Friday, January 6, 2012

Beans, Beans, the Magical Fruit...

... if you soak them, you won't toot. Yep, it's true. I was recently asked by a friend why I bother to soak my beans overnight before I cook them and I realized there are actually tons of reasons why:
  • Soaking beans minimizes gas because soaking them helps remove the complex sugars from the bean's outer layer that is indigestible to us. 
  • Soaking beans in hot water (I just used water I boiled in the kettle) also reduces their levels of phytic acid which helps with nutrient absorption by about 50%. This can't be achieved as well if you just try to cook them. (Sprouting before cooking is also a great way to increase nutrient absorption.)
  • Soaking beans minimizes the time you need to cook them so a) you will preserve the most nutrients from doing so (think more vitamins, minerals, etc.); and b) you'll save energy by not having to keep the burners/oven as long!
Word of caution: RINSE your beans after you've soaked them! Don't use the old water to cook them because it contains all the stuff you're trying to get rid of. That's usually why the water is thicker or darker... kinda gross, I know.

Useful, yes? Anyway, what do you do once you've soaked your beans? Well, I'm not sure about you but I decided to try my hand at my very own vegan chili & cornbread. I know that doesn't seem very innovate but when you are raised in a Chinese/French culinary household, things like "chili" or "cornbread" seem positively exotic. This is also all part of my whole goal to diversify my culinary skills. I was really pleased with the results!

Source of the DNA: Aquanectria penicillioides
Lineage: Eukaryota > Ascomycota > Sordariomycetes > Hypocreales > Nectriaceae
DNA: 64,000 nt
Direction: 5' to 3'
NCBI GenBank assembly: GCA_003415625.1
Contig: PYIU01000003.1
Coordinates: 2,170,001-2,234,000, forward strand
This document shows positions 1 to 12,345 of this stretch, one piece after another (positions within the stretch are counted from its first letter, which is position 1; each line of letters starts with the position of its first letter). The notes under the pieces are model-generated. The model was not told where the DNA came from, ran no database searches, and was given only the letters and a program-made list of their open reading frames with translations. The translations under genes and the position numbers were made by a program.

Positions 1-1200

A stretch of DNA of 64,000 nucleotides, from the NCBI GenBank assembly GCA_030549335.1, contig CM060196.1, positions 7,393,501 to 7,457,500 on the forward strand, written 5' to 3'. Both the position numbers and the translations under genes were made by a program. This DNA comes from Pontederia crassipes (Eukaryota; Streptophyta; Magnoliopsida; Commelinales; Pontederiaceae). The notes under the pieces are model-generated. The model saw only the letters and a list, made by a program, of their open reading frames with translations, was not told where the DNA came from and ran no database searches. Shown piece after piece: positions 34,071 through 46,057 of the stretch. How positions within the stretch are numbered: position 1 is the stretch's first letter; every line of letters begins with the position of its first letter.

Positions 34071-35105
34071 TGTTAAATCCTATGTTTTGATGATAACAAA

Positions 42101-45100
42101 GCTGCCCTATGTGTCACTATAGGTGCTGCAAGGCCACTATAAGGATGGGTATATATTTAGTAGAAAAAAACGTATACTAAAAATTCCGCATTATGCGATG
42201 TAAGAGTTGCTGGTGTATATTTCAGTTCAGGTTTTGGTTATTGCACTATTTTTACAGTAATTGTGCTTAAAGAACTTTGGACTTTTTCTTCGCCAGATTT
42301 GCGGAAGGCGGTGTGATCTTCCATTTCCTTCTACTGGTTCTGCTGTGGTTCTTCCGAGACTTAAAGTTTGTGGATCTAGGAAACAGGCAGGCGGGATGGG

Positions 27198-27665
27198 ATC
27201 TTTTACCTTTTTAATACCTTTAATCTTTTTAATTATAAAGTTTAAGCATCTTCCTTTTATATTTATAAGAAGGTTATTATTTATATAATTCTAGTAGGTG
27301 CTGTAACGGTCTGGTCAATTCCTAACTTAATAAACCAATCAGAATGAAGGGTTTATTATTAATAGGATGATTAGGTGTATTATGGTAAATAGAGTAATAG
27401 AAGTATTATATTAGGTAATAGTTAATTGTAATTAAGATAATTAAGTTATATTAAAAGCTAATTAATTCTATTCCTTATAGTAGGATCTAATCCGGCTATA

Vegan Chili
1-2 T of olive oil
2 medium carrots, sliced
1/2 yellow onion, sliced
10-20 button mushrooms, sliced
1 can of tomato paste
1 T sweetener (agave, maple syrup, honey)
2 tomatoes, diced
3 C of soaked beans*
1 to 1 1/2 C of water or veggie broth
salt, to taste
chili powder, to taste
black pepper, to taste
1/2 chipotle pepper, chopped (optional)

* For colour, I used red kidney beans, black turtle beans, and great northern white beans

1. In a pot, use olive oil to fry onions and carrots until the onions are translucent.
2. Add in everything else and allow to simmer for 30-40 minutes. Pour in the water slowly to make sure there isn't too much and it becomes soupy (do note that the water levels will decrease as the chili simmers). You may also have to slowly add water in as you let it simmer.
3. Serve with your favourite cornbread and enjoy!
(I would have liked to add a can of corn to this recipe but couldn't find any... next time!)

Here's the cornbread recipe I used, I wasn't super impressed with it, but it's a good basic recipe:

Vegan Cornbread

1 3/4 C of cornmeal
1 1/4 C of spelt
1/3 C of olive oil (or any oil)
2 C milk substitute
2 tsp of apple cider vinegar
2 T of maple syrup
2 tsp of baking soda
1 tsp of salt

(image source)

1. Preheat the oven to 350F.
2. Line a 9x9 pan with parchment paper or oil it.
3. In a bowl, whisk together "milk" and vinegar and let sit.
4. In another bowl, mix all the dry ingredients.
5. Add the oil and maple syrup to the milk mixture, and whisk until bubbly.
6. Pour the wet ingredients into the dry, and mix until well combined (don't overdo it!).
7. Pour batter into pan and bake for 30 minutes or until a toothpick comes out clean! 

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